Empirical work in design science has highlighted that the process of ideation can significantly affect design outcome. Exploring the design space with both breadth and depth increases the likelihood of achieving better design outcomes. Furthermore, iteratively attempting to solve challenging design problems in large groups over a short time period may be more effective than protracted exploration by an isolated set of individuals. There remains a substantial opportunity to explore the structure of various design concept sets. In addition, many empirical studies cap analysis at sample sizes of less than one hundred individuals. This has provided substantial, though partial, models of the ideation space. This work explores one new territory in large scale ideation. Two conditions are evaluated. In the first condition, an ideation session was run with 2400 practicing designers and engineers from one organization. In the second condition 1000 individuals ideate on the same problem in a completely distributed environment and without awareness of each other. We compare properties of solution sets produced by each of these groups and activities. Analytical tools from network modeling theory are applied as well as traditional ideation metrics such as concept binning with saturation analysis. Structural network modeling is applied to evaluate the interconnectivity of design concepts. This is a strictly quantitative, and at the same time graphically expressive, means to evaluate the diversity of a design solution set. Observations indicate that the group condition approached saturation of distinct categories more rapidly than the individual, distributed condition. The total number of solution categories developed in the group condition was also higher. Additionally, individuals generally provided concepts across a greater number of solution categories in the group condition.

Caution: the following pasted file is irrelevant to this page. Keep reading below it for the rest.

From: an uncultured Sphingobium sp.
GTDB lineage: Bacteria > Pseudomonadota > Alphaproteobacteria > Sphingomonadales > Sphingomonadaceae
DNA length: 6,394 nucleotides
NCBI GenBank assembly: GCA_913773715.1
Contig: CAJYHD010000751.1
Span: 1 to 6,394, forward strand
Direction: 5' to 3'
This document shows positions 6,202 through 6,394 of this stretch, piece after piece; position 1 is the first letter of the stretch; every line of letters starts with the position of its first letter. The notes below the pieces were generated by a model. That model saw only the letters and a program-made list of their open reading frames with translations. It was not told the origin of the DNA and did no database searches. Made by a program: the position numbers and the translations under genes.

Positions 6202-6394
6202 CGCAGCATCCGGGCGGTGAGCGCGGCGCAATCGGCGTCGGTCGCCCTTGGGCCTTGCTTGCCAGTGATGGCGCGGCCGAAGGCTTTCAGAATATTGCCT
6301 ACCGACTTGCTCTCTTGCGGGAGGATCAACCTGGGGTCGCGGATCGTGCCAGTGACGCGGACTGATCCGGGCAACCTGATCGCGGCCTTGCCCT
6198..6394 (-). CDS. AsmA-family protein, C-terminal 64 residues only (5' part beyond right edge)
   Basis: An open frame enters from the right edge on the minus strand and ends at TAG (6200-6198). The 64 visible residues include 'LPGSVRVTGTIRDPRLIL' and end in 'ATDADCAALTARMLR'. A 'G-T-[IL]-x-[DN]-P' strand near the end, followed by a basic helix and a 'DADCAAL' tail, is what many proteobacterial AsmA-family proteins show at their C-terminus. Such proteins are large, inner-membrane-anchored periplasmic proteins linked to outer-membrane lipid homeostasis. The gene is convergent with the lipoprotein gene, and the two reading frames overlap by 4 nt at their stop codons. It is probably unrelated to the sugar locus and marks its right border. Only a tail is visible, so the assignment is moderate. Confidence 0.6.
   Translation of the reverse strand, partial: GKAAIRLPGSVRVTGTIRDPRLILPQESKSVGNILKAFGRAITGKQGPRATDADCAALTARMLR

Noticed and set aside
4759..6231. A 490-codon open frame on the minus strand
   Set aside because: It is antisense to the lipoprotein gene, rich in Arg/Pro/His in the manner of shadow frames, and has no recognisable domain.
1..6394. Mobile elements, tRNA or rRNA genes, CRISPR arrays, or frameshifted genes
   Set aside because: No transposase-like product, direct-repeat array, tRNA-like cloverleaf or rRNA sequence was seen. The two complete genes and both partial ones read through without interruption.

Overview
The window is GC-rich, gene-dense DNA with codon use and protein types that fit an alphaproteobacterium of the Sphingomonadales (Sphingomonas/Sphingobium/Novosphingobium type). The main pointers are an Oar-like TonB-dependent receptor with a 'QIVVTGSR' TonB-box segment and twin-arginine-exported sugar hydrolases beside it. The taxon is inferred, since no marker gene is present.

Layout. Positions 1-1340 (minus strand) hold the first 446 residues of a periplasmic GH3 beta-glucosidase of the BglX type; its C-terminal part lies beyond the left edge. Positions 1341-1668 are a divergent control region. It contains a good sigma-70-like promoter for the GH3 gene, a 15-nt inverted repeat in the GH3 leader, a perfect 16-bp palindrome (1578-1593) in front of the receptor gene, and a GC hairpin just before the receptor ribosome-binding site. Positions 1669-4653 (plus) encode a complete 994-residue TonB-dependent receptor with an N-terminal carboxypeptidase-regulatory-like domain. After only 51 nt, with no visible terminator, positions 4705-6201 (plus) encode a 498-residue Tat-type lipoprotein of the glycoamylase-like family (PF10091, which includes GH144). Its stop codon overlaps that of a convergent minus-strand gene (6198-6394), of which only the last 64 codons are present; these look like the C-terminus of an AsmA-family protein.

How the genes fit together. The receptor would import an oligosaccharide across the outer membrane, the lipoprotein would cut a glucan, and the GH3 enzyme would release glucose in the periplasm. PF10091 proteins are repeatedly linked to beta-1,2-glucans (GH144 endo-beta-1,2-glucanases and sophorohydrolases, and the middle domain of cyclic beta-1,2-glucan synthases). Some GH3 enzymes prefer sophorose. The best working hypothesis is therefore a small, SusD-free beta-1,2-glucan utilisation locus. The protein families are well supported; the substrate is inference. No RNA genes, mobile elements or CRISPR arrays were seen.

The indication for design practice is that groups of just under forty individuals would provide category saturation within group ideation for a system level design, while distributed individuals may provide additional concept differentiation. This evidence can support development of more systematic ideation strategies. Furthermore, we provide an algorithmic approach for quantitative evaluation of variety in design solution sets using networking analysis techniques. These methods can be used in complex or wicked problems, and system development where the design space is vast.

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